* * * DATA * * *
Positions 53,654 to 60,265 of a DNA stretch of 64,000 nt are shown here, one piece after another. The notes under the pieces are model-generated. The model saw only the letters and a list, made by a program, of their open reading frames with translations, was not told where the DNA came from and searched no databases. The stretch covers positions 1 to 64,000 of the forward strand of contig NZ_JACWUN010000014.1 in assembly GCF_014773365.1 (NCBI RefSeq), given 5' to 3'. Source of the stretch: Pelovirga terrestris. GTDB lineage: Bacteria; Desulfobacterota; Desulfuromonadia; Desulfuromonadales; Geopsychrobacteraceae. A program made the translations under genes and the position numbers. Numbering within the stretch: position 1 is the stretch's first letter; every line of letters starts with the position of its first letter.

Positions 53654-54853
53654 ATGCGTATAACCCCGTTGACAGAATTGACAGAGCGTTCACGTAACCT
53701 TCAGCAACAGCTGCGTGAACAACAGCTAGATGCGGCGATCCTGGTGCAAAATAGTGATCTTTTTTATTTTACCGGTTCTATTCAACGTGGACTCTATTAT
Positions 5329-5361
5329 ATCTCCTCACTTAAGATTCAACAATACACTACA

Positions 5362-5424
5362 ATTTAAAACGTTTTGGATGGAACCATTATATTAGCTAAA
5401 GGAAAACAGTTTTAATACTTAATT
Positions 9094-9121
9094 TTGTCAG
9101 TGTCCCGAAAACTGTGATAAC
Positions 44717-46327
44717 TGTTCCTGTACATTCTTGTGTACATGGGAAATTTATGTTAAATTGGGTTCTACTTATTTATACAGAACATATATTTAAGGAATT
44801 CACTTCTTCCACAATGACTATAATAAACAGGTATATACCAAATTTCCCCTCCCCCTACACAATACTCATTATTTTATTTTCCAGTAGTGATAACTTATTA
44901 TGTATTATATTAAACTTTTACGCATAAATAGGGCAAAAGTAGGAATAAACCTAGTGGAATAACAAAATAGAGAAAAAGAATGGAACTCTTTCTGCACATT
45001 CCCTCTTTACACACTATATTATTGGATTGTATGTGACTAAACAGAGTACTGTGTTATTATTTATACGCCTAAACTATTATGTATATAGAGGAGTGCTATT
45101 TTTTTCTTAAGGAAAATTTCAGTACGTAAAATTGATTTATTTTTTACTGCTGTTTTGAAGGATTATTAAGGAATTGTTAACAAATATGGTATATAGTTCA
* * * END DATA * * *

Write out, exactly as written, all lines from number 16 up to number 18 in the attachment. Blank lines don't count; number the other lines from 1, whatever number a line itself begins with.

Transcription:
44901 TGTATTATATTAAACTTTTACGCATAAATAGGGCAAAAGTAGGAATAAACCTAGTGGAATAACAAAATAGAGAAAAAGAATGGAACTCTTTCTGCACATT
45001 CCCTCTTTACACACTATATTATTGGATTGTATGTGACTAAACAGAGTACTGTGTTATTATTTATACGCCTAAACTATTATGTATATAGAGGAGTGCTATT
45101 TTTTTCTTAAGGAAAATTTCAGTACGTAAAATTGATTTATTTTTTACTGCTGTTTTGAAGGATTATTAAGGAATTGTTAACAAATATGGTATATAGTTCA